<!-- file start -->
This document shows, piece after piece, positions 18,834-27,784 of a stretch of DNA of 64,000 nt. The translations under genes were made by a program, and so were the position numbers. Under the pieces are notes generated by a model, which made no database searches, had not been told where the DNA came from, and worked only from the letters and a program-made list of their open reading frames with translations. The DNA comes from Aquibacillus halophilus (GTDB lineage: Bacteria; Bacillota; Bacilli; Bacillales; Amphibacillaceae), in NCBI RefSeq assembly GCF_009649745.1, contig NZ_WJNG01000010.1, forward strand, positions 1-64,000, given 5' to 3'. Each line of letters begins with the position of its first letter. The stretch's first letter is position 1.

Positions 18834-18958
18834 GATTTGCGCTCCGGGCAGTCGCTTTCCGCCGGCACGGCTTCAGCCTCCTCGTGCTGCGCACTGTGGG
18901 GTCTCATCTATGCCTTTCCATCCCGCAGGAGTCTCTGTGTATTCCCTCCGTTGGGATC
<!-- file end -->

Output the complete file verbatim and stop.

This document shows, piece after piece, positions 18,834-27,784 of a stretch of DNA of 64,000 nt. The translations under genes were made by a program, and so were the position numbers. Under the pieces are notes generated by a model, which made no database searches, had not been told where the DNA came from, and worked only from the letters and a program-made list of their open reading frames with translations. The DNA comes from Aquibacillus halophilus (GTDB lineage: Bacteria; Bacillota; Bacilli; Bacillales; Amphibacillaceae), in NCBI RefSeq assembly GCF_009649745.1, contig NZ_WJNG01000010.1, forward strand, positions 1-64,000, given 5' to 3'. Each line of letters begins with the position of its first letter. The stretch's first letter is position 1.

Positions 18834-18958
18834 GATTTGCGCTCCGGGCAGTCGCTTTCCGCCGGCACGGCTTCAGCCTCCTCGTGCTGCGCACTGTGGG
18901 GTCTCATCTATGCCTTTCCATCCCGCAGGAGTCTCTGTGTATTCCCTCCGTTGGGATC